Technology has made it possible to make use of computers as a replacement for the brain. Many kinds of research are going on to reduce the human work. The world is marching towards the automation in order to reduce the complexity in the work, speed up the process and at the same time to provide a relaxed life to all mankind. Some of the technologies involving human brain are the blue brain project, the blue eyes technology.
What is a Brain-Computer Interface?
Brain-computer interface (BCI) is a collaboration between a brain and a device that enables signals from the brain to direct some external activity, such as control of a cursor or a prosthetic limb the interface enables the direct communications pathway between the brain and object to be controlled.
The human brain is of the size of a deflated volleyball which weighs about 3 pounds. We live at a time when the disabled are on the leading edge of a border societal trend towards the use of an assistive technology known as Brain with Computer Interface. With the advent of miniature wireless tech, electronic gadgets have stepped up the invasion of the body through innovative techniques.
A Brain-computer interface (BCI) provides a new communication channel between the human brain and the computer. The 100 billion neurons communicate via minute electrochemical impulses, shifting patterns sparking like fireflies on a summer evening, which produce movement, expression, and words. Mental activity leads to changes of electrophysiological signals. The BCI system detects such changes and transforms it into a control signal. In the case of cursor control, for example, the signal is transmitted directly from the brain to the mechanism directing the cursor, rather than taking the normal root through the body’s neuromuscular system from the brain to the finger on a mouse. By reading signals from an array of neurons and using computer chips and programs to translate the signals into action, BCI can enable a person suffering from paralysis to write a book or control a motorized wheelchair or prosthetic link through thought alone. Many physiological disorders or injuries such as high-level spinal cord injury can disrupt the communication path between the brain and the body. This is where brain-computer interface comes into play contributing for beneficial real-time services and applications.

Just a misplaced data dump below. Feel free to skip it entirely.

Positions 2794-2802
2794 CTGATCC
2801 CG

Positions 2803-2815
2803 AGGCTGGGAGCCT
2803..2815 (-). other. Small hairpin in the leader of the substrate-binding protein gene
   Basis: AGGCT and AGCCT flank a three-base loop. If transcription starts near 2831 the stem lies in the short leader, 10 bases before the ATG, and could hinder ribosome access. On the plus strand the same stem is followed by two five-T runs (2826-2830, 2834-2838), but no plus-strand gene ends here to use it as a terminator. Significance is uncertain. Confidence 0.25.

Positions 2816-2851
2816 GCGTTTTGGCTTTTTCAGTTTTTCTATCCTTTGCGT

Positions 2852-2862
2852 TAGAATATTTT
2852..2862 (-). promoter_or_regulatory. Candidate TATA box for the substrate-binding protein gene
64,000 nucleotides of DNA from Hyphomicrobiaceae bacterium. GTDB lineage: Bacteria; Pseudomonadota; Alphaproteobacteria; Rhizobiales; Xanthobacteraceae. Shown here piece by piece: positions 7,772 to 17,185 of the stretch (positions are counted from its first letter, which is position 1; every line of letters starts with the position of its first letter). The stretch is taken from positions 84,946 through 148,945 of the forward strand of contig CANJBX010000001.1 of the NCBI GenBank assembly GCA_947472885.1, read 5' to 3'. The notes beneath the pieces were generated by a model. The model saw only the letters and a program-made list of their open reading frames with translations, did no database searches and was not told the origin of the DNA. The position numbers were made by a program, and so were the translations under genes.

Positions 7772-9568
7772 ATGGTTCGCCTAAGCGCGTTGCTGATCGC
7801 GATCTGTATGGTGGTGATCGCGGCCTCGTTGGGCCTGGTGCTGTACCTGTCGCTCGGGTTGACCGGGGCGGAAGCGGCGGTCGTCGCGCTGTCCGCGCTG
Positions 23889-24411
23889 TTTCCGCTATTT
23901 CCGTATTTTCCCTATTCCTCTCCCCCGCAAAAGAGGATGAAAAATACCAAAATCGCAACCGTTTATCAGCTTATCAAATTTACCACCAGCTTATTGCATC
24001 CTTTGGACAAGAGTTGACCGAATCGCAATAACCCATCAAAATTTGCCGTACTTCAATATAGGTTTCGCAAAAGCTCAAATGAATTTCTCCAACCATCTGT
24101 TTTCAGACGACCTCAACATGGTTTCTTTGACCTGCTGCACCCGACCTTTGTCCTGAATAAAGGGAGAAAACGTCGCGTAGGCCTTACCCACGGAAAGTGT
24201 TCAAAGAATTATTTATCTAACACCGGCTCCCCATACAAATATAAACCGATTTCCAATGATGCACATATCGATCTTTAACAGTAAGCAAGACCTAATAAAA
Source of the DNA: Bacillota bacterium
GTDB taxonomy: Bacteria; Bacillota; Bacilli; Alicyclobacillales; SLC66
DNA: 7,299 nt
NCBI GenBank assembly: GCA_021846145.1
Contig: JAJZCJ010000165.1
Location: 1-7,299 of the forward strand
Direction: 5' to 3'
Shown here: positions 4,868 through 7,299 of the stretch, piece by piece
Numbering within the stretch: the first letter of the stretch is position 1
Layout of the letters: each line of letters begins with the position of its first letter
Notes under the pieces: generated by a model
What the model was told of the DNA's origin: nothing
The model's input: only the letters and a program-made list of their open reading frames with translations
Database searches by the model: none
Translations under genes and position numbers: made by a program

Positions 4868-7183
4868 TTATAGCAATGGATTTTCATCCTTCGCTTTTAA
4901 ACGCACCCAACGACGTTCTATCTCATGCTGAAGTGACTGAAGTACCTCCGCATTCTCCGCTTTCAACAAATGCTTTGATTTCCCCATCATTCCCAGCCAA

How does the brain-computer interface work?
Our brains are filled with neurons, individual nerve cells connected to one another by dendrites and axons. Every time we think, move, feel or remember something, our neurons are at work. That work is carried out by small electric signals that zip from neuron to neuron as fast as 250 mph. The signals are generated by differences in electric potential carried by ions on the membrane of each neuron. Although the paths the signals take are insulated by something called myelin, some of the electric signal escapes. Scientists can detect those signals, interpret what they mean and use them to direct a device of some kind. It can also work the other way around. For example, researchers could figure out what signals are sent to the brain by the optic nerve when someone sees the color red. They could rig a camera that would send those exact signals into someone’s brain whenever the camera saw red, allowing a blind person to “see” without eyes.